The PropTech landscape is constantly shifting and evolving with start-ups coming and going with increasing regularity. However, as with all things technology-based, trends emerge and certain sectors adopt, embrace and leverage tech on a much wider scale than others.
When it comes to the PropTech ecosystem, these are the four sectors that are currently serving as the foundations upon which start-ups and agents are shaping new policies, processes and practices across the breadth of the real estate industry.
These four sectors can be divided into two categories: Non-Core PropTech and Core PropTech.
Non-Core PropTech, also known as RealTech or Construction Tech, is focused on how real estate is planned, built and interacted with.
Core PropTech, meanwhile, is more consumer-driven and centres on how real estate is consumed, transacted and owned.
With that in mind, let’s explore the two sectors that make up the Non-Core PropTech category.
NON-CORE PROPTECH (REALTECH / CONSTRUCTION TECH)
SECTOR 1: URBAN PLANNING
Urban planning plays a huge role in safeguarding the future sustainability of all Australian cities, especially because we are one of the most urbanised countries on earth. However, our surging population growth is placing more and more pressure on urban infrastructure like roads, public transport, energy, air and water systems.
Because urban planning will play such a significant role in the future of real estate, savvy businesses have identified and implemented technology to make what is an enormous on-going project much easier to manage.
Through the use of Augmented Reality, urban planners, property developers and regulatory bodies can transform data points into a visual experience that allows a preview of how a construction may impact aspects of the local area, such as traffic flow and utilities including electricity, gas, water and sewage.
Supplying these services can overload existing networks, so urban planners and utilities providers have been successfully using AR to interpret data into 3D visual representations so all stakeholders have a view of what needs to be done and can see how proposed solutions could work.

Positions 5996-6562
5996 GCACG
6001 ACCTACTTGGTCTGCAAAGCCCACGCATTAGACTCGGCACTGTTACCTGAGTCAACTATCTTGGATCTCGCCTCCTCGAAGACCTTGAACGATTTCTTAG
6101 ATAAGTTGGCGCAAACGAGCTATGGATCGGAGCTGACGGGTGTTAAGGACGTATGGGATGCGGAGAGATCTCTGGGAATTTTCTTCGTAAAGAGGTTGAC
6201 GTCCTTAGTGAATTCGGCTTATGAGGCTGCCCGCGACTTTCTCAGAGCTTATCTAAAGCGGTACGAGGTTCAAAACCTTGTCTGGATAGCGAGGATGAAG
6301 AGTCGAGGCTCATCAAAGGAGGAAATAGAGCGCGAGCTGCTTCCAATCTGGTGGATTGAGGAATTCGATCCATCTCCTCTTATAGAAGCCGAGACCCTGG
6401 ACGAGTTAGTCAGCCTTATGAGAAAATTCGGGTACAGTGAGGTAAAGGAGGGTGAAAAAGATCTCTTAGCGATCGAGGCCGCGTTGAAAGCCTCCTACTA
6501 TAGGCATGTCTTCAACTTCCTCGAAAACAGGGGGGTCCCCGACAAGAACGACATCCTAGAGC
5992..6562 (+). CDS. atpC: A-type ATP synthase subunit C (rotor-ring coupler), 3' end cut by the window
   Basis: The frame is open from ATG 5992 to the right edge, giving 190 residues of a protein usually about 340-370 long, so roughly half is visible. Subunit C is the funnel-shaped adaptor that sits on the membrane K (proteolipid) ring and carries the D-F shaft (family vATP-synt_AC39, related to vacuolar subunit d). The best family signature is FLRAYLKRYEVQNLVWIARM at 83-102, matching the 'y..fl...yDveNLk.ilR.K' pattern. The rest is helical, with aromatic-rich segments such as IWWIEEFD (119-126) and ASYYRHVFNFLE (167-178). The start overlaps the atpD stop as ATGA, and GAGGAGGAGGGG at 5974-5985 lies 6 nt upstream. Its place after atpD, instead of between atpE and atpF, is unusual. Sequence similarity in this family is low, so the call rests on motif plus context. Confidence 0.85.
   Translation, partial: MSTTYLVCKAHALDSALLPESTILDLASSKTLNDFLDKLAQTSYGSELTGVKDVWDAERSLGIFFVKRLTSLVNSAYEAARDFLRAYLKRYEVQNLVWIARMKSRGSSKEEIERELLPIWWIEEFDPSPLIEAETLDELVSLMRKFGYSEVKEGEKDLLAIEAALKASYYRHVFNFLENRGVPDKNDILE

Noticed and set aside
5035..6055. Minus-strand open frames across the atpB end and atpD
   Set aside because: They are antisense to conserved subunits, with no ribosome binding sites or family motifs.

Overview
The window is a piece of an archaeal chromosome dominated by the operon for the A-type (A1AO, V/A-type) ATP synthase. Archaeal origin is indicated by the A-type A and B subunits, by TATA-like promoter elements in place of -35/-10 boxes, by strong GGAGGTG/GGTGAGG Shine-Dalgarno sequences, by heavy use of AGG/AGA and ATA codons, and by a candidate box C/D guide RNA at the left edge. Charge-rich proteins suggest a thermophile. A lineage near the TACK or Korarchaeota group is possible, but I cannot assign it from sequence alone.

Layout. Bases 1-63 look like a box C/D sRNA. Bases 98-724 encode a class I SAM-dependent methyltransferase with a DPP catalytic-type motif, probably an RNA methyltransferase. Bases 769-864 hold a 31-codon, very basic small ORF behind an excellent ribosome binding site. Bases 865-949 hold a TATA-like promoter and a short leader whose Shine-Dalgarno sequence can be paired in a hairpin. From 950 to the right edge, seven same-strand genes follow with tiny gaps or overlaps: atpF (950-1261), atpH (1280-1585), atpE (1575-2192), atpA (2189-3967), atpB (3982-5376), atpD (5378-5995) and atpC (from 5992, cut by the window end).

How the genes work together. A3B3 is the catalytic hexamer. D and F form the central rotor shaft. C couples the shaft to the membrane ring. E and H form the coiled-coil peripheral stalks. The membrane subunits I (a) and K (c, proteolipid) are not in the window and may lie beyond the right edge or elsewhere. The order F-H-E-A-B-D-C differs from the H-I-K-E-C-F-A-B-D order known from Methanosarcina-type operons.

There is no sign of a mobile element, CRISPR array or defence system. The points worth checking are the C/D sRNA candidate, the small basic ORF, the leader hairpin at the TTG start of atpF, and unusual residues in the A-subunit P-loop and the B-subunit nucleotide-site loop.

Beacon technology is being used to create micro-located data sensors that take info gathered and stored on a cloud and use that with personal data from devices like mobile phones to curate customised services of relevance. Proximity data procured from Beacon technology essentially provides insights on user interactions with mobile devices and the context of it, enabling everything from governments, local businesses and other stakeholders to better understand citizen behaviour and their needs.
Melbourne is already undergoing the process of being transformed into a smart city, partnering with Vision Australia to trial Beacon technology with the aim of improving communications, making services more accessible and increasing quality of life.
SECTOR 2: DESIGN AND CONSTRUCTION
Design and construction practices are important in establishing the form and function of a property. Because design and construction methods dictate visual allure, durability and lifestyle options, designers, builders and developers are all exploring technological advancements to improve the quality of build, ensure compliance with all relevant codes and enhance overall appeal.
The ‘Internet of Things’ (IoT) refers to an ecosystem of integrated computers, sensors and smart devices that are connected to both each other and a cloud storage system in order to collect, analyse and evaluate data. The data generated by this process is then put to work in any number of ways, such as measuring and managing a building’s energy consumption through to what design and style of dwellings will be most popular in a given geographic area.
This in turn influences building design and construction practices in order to ensure the most efficient and appropriate structures which, going forward, will form part of so called ‘smart cities’ where infrastructure, key services including health care and residents are all linked over the IoT.
Non-Core PropTech is having a significant impact not only on construction practices, but in the creation of Smart Cities that are interconnected and enable easy access to services. This will be a key contributor to city liveability in the future, with further innovation expected as the technology used in these two sectors continues to evolve and inform the way towns are planned and homes and apartments are built.
Keep an eye out for our next article on the four key sectors that comprise PropTech for an inside view of consumer-driven technology that is revolutionising how properties are found and acquired.